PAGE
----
President Biden signed the Inflation Reduction Act (the “IRA”) into law on August 16, 2022. The IRA intends to fight inflation by lowering energy and health care costs and reducing the deficit without direct impact on household taxes.
Despite its name, the bill is unlikely to curb inflation for a couple of reasons. First, there are several provisions that encourage spending, such as the inclusion of $369 billion in new spending to reduce greenhouse gas emissions, invest in clean energy, and extend subsidies for the Affordable Care Act. Second, the bill does not directly address some of the biggest drivers of inflation, such as food costs. Third, some provisions and incentives will not take effect until a later date. For example, a $2,000.00 annual cap on out-of-pocket prescription drugs for people insured by Medicare will not materialize until 2025.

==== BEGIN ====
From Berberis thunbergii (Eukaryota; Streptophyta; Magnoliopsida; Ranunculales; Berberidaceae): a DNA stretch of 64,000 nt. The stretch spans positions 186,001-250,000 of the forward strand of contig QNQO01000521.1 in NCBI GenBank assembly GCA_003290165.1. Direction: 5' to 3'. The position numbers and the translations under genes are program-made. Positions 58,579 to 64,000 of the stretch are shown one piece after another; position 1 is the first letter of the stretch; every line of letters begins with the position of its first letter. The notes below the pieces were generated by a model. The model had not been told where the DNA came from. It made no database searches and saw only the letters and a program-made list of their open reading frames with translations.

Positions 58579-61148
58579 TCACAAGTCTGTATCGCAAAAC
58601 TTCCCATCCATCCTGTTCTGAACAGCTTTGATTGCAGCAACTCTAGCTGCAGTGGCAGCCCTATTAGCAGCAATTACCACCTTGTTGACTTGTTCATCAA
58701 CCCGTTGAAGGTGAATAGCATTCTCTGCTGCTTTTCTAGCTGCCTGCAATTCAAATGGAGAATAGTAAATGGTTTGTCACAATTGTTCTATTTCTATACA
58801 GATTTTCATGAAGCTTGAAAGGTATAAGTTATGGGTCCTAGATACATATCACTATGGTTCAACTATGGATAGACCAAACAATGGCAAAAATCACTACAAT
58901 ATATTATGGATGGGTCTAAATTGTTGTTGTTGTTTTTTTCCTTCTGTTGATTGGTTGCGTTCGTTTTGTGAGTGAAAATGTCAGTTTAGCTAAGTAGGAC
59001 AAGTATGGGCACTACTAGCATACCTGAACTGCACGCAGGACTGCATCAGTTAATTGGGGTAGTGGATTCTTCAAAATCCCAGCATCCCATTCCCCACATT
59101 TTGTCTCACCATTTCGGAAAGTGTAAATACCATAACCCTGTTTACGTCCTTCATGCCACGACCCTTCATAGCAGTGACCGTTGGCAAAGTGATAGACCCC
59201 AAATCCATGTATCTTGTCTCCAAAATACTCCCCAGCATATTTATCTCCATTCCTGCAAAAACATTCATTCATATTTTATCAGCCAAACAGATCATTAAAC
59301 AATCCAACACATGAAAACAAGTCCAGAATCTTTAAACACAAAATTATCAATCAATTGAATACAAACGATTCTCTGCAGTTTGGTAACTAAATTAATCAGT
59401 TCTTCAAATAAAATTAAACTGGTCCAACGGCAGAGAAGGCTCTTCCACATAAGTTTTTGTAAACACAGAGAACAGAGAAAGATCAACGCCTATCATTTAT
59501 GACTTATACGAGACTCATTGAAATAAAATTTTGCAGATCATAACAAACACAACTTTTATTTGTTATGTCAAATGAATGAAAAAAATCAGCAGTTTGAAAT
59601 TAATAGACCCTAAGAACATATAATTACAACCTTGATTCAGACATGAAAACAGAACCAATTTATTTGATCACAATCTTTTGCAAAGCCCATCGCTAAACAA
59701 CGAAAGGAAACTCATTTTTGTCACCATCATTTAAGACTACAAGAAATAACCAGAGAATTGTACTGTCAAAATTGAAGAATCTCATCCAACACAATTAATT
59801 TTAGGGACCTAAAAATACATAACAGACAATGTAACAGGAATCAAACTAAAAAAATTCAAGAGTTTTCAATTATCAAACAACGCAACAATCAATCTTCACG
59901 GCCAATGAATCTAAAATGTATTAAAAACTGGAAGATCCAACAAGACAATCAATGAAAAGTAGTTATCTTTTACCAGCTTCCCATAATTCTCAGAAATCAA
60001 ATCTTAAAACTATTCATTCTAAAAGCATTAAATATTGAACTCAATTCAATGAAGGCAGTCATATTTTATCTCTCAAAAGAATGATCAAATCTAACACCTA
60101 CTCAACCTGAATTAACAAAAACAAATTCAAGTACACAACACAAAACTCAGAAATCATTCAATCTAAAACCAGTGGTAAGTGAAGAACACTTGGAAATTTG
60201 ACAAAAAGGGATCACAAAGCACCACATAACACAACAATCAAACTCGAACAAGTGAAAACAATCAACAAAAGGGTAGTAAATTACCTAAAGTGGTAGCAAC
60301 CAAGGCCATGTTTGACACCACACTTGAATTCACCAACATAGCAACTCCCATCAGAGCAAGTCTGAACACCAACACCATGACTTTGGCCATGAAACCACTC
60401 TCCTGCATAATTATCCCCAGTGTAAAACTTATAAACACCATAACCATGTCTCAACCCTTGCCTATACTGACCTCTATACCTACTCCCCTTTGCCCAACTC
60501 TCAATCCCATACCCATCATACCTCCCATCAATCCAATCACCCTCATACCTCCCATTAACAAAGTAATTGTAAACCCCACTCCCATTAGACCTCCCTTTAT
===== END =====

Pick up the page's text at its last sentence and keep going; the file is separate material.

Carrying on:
Although the Congressional Budget Office suggests that the bill’s impact on inflation this year may be “negligible,” the IRA will also take steps to meet the nation’s long-term goals with the following strategies:
- Healthcare: cutting prescription drug costs, lowering health care costs, and defeating special interests in the pharmaceutical industry;
- Clean Energy: lowering energy costs, building a clean energy economy, and reducing harmful pollution;
- Tax and Revenue: making the Tax Code more equitable by imposing a 15% minimum tax on the largest, most profitable corporations and reducing the deficit by a projected $305 billion through 2031.
With a mix of spending and saving strategies, the IRA’s net affect on the economy remains to be seen.
Disclaimer: This summary is provided for educational and informational purposes only and is not legal advice. Any specific questions about these topics should be directed to attorney Yana Zheng.